Turning to enablement, the Federal Circuit agreed with Transocean that factual issues regarding undue experimentation precluded SJ of no enablement. The parties heavily disputed whether the development of the transfer equipment would be “trivial” or a much more complex task based on the evidence presented below. The Court also found that the district court erred in requiring Transocean to enable the invention to allow a person of ordinary skill in the art to take advantage of the “timesaving” aspect of the invention. In the Court’s view, it was irrelevant whether the enabling disclosure would provide the most efficient transfer. The Court, therefore, reversed the grant of SJ.
The Federal Circuit next considered infringement. There was no dispute that there was an offer to sell, but Maersk argued that the offer was made in Norway, not the United States, thereby absolving it of § 271(a) liability. The district court relied on the undisputed facts that the negotiation and signing of the contract took place outside the United States and that the contract gave Maersk the option to alter the rig to avoid infringement. The district court also held that Transocean was collaterally estopped from arguing that the modified rig that Maersk delivered to Statoil (that included the casing sleeve to prevent advancing tubular members to the seabed) infringed the patent claims because this design was adjudicated as noninfringing in the GSF litigation.
Transocean argued that a contract between two U.S. companies for delivery or performance in the United States must be an offer to sell within the United States under § 271(a). The Court agreed, noting that the focus of the inquiry should not be on the location of the offer. Accordingly, the Court vacated the district court’s SJ of noninfringement.
With regard to whether there was an infringing sale, Transocean argued that a contract between two U.S. companies for performance in the United States constitutes a sale under § 271(a). The Court instructed that it does not affect this analysis that Maersk eventually altered the design prior to delivery. The subject of the offer to sell was the unmodified rig and the district court must determine whether this unmodified rig was “the patented invention.” As with the offer to sell, the Federal Circuit held that a contract between two U.S. companies for the sale of the patented invention with delivery and performance in the United States constitutes a sale under § 271(a) as a matter of law. The potentially infringing article was the rig sold in the contract, not the altered rig that Maersk delivered to the United States.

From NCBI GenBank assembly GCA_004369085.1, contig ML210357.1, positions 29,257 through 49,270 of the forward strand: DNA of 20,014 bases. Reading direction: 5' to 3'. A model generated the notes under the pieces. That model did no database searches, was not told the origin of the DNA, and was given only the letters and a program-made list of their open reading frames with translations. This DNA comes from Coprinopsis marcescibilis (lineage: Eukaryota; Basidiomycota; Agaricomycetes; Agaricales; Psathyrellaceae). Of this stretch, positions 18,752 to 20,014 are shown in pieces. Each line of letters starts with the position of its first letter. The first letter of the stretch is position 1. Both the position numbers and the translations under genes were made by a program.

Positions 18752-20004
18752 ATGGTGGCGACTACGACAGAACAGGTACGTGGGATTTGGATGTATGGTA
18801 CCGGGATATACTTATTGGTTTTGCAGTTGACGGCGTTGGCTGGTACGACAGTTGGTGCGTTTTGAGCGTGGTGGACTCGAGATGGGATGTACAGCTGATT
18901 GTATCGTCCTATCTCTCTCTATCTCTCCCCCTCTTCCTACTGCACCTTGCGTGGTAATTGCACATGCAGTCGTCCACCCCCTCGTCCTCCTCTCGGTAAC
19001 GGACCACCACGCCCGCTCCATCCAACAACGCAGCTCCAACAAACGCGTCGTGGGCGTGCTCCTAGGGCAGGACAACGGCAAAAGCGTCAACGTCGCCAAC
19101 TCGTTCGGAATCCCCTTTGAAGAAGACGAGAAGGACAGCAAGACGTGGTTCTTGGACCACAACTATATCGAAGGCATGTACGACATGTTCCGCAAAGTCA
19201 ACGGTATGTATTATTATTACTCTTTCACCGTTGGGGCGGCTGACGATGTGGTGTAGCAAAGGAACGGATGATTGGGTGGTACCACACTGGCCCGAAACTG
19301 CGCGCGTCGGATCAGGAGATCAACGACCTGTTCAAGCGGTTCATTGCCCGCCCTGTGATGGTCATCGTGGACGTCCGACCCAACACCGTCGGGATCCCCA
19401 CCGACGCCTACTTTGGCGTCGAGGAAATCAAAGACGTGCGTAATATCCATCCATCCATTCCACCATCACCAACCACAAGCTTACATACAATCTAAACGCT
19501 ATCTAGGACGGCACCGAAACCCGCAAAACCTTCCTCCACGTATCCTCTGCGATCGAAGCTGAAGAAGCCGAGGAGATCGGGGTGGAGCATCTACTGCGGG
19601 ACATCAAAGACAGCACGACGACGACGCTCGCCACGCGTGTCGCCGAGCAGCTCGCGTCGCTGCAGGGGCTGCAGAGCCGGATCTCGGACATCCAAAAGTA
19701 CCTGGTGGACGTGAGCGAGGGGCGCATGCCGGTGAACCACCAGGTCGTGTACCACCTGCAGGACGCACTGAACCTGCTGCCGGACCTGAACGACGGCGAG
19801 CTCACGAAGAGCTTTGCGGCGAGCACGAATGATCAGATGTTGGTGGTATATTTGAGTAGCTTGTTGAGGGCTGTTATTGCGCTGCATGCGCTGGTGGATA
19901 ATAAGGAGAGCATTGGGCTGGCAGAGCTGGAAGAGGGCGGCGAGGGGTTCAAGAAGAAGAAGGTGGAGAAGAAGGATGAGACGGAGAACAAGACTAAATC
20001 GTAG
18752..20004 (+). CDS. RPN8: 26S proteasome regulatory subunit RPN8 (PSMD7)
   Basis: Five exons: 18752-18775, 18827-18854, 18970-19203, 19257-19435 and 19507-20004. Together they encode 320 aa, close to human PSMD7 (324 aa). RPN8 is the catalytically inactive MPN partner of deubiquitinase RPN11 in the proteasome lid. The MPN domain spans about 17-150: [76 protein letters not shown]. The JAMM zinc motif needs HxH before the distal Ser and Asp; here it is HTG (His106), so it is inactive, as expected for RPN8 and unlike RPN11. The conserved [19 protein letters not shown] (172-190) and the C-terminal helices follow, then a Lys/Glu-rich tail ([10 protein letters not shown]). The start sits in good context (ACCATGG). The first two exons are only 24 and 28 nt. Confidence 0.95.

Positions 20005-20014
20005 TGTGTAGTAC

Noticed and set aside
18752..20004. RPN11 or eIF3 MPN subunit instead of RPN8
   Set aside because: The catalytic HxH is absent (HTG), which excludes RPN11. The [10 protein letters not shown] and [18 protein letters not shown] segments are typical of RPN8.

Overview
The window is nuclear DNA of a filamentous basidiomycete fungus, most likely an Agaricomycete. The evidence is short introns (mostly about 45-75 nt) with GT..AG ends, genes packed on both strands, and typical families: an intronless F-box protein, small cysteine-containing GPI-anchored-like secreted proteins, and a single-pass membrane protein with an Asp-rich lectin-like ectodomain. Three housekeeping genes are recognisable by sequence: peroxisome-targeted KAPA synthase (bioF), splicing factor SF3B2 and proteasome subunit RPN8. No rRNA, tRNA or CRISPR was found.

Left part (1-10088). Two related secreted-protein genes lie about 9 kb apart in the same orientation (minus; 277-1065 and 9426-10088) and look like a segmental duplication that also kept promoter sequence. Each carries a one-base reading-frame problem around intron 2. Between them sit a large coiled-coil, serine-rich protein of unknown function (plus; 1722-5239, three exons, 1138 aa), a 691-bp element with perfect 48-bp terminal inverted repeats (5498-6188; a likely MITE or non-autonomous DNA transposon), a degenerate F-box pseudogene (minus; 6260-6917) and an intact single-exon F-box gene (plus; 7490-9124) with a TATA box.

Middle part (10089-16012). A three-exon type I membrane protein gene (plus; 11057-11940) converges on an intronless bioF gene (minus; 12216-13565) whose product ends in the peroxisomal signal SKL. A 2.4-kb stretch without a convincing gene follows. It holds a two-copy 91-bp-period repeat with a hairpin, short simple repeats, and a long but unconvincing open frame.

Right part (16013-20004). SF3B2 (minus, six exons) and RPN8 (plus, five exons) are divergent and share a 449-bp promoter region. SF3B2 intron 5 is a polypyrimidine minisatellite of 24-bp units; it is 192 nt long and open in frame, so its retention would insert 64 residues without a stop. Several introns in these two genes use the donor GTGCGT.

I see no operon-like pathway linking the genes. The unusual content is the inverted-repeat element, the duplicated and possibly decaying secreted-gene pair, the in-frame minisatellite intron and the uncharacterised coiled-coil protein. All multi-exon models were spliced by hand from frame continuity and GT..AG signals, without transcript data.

The Court rejected Maersk’s claim that the entire apparatus must have been constructed and ready for use in order to have been sold, citing NTP, Inc. v. Research in Motion, Ltd., 418 F.3d 1282, 1319 (Fed. Cir. 2005). In the Court’s view, whether the schematics in the contract show sale of the patented invention was a genuine issue of material fact sufficient to withstand SJ.
With regard to collateral estoppel, Transocean argued that the issues were not identical in this case and the GSF litigation because there were differences in the facts and the legal standards. Maersk responded, and the Federal Circuit agreed, that these differences were irrelevant because they did not relate to the holding by the GSF court that the modified rig does not infringe. Thus, the Court held that the district court did not err in holding that Transocean was collaterally estopped from arguing that the rig modified in accordance with the GSF injunction infringed any of the asserted claims.
Turning to willfulness, the Federal Circuit agreed with the district court that, as a matter of law, there was no willfulness. The Court found that, although the contract did show that Maersk knew of Transocean’s patents, it also showed intent to avoid infringement. Because, as a matter of law, Maersk’s actions were not objectively reckless, the Court affirmed the district court’s holding of no willfulness.
Summary authored by Joyce Craig, Esq.